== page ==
The Supply Chain Executive Order and Review

The Executive Order and Review

Following the guidance Executive Order 14017, signed by President Biden on February 24, 2021, many federal agencies have begun the process of reviewing their supply chain. The guiding purpose of the Executive Order is to make America’s supply chains less vulnerable to disruptions such as pandemics, cyber-attacks, and economic competition and less reliant on foreign supplies, workforces, or stockpiles instead of domestic industry and businesses.

The Executive Order directs numerous federal agencies, in coordination with the Assistant to the President for National Security affairs (APNSA) and the Assistant to the President for Economic Policy (APEP) to identify vulnerabilities in important US supply chains and subsequently develop policy recommendations and plans to ensure the security and resilience of those supply chains going forward.

The Executive Order mandated review of two categories of supply chain vulnerabilities. First, a 100-day review of four sectors: semiconductor manufacturing and advanced packaging; high-capacity batteries; critical minerals and strategic materials, and pharmaceuticals and active pharmaceutical ingredients.

Second, a one-year review of supply chains for six “industrial bases”: defense; public health and biological preparedness; information and communications technology; energy; transportation, and agricultural commodities and food products.

Following these reviews, the APNSA, APEP, and the relevant agencies will submit reports to the President detailing their findings and actions taken in advancement of the Executive Order as well as recommendations to further strengthen the supply chain.

What Next?

At present, no firm rules or regulations have been set forth, but the expectation is that there could be a mixed bag of additional compliance “burdens” (e.g., trade restrictions) in some instances and “incentives” (e.g., tax credits, federal procurements) in others. While the Executive Order and subsequent regulatory changes likely will not have the power to directly modify the supply chains of private companies, possible regulatory changes could, as a practical matter, necessitate modification. Such regulations might include imposition of additional tariffs to push companies away from certain suppliers, additional import requirements on certain goods from certain countries, inclusion of certain foreign companies to the Entity List, or modification of federal procurement regulations to favor domestic goods (as already seems to be happening with the expansion of Buy American domestic content thresholds).

Federal agencies have begun issuing public notices and requesting public comments to assist in the evaluation of relevant supply chains. For example, the Department of Commerce requested comments (submission deadline of November 4, 2021) regarding the information and communications technology supply chain. Other agencies, including the Department of Transportation, Department of Energy, Department of Agriculture, and Department of Defense have also issue requests for public comment.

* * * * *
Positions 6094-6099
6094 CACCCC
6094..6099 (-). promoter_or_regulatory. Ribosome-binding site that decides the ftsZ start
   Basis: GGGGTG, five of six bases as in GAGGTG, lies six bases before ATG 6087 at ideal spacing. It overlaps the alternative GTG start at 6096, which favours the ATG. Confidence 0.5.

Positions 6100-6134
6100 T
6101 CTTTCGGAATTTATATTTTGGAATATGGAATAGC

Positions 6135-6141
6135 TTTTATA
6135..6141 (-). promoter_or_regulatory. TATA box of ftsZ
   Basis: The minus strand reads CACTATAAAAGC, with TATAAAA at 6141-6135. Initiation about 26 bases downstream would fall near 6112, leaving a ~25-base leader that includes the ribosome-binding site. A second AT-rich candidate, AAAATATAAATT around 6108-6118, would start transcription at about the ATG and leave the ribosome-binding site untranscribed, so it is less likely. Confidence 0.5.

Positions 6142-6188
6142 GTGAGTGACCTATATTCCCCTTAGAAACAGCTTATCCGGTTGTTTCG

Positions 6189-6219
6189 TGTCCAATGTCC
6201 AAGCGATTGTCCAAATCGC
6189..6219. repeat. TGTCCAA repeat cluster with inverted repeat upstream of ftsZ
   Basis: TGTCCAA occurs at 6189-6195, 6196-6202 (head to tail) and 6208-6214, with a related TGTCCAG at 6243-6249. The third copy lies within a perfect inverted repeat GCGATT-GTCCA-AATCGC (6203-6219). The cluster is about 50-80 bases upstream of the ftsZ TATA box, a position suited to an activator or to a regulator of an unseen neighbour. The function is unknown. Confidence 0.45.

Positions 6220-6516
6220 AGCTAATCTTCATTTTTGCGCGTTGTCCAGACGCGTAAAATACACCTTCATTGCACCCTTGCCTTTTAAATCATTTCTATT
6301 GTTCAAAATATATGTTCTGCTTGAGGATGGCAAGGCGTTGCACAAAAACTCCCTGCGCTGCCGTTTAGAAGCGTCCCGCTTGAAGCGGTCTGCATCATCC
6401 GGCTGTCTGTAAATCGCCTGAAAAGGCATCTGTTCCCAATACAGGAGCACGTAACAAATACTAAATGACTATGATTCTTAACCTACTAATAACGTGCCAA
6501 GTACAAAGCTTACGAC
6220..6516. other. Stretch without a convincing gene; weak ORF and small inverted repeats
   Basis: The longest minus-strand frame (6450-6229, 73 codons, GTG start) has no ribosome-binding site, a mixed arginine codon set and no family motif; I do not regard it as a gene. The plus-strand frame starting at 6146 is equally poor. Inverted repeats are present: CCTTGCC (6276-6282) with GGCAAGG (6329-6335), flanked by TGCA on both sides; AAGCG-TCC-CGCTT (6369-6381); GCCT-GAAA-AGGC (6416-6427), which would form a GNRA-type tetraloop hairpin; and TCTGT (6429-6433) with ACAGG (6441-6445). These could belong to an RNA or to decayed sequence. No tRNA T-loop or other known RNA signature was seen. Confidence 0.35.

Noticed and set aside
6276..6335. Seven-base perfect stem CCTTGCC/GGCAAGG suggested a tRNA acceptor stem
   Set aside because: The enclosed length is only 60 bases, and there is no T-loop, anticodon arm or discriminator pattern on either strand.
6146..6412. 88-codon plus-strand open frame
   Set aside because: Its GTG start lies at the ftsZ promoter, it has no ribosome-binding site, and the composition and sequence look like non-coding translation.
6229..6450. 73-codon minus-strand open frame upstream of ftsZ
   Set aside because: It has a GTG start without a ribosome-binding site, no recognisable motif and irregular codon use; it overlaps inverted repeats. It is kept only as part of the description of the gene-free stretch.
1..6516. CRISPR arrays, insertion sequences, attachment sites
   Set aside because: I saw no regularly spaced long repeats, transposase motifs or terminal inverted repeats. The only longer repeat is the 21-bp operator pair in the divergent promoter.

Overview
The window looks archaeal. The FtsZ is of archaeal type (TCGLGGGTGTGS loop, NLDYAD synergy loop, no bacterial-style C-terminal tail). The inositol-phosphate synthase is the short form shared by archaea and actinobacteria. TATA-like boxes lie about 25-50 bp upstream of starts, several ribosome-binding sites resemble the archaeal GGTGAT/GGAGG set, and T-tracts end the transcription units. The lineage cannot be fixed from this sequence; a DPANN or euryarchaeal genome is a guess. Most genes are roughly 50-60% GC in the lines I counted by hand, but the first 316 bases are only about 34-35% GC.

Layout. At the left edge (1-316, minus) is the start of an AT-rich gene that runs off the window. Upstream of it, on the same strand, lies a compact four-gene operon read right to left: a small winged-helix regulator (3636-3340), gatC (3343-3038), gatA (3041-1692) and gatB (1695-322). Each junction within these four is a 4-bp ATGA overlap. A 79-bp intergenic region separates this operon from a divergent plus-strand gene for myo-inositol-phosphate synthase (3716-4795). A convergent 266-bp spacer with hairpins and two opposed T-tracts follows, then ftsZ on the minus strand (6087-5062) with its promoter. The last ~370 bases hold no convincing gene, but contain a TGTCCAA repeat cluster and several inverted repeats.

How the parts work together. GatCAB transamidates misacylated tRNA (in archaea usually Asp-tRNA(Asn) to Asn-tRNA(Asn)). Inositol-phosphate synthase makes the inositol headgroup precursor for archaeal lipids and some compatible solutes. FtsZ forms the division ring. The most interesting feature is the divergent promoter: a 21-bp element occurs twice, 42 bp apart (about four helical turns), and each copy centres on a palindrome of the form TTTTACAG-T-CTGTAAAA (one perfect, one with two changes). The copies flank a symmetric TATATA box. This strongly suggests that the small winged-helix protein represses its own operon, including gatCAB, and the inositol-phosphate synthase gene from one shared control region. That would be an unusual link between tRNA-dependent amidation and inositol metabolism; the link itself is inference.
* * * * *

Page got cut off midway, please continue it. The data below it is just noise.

Companies participating in any of the supply chains identified by the Executive Order should consider participating in these requests for public comments as these supply chain review will more than likely lead to policy, regulatory, and compliance changes. Additionally, companies will want to keep an eye on the regulations that develop from these reviews in order to adequately prepare for additional compliance standards and capitalize on possible new business opportunities.


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Dan has practiced law in Silicon Valley since 1977. The Firm’s practice is limited to regulatory law, government contract law, and international trade law matters. Dan has received the prestigious “Silicon Valley Service Provider of the Year” award as voted by influential attorneys in Silicon Valley.He has represented many very large global companies and he has worked on the massive US Government SETI (Search for Extra Terrestrial Intelligence) project as well as FOEKE (worldwide nuclear plant design certification), the Olympic Games, the first Obama town hall worldwide webinar, among other leading worldwide projects.

Dan has lectured to the World Trade Association, has taught law for UCLA, Santa Clara University Law School and their MBA program, lectured to the NPMA at Stanford University, and for the University of Texas School of Law.

Dan has lectured to various National and regional attorney associations about Government contract and international trade law matters. He has provided input to the US Government regarding the structure of regulations relating to encryption (cybersecurity). He has been interviewed about international law by the Washington Post, Reuters and other newspapers.

He is the author of four books unrelated to law, one of which was a best seller for the publisher, and of dozens of legal articles published in periodicals, technical and university journals distributed throughout the world. He serves as an expert witness in United States Federal Court regarding his area of expertise.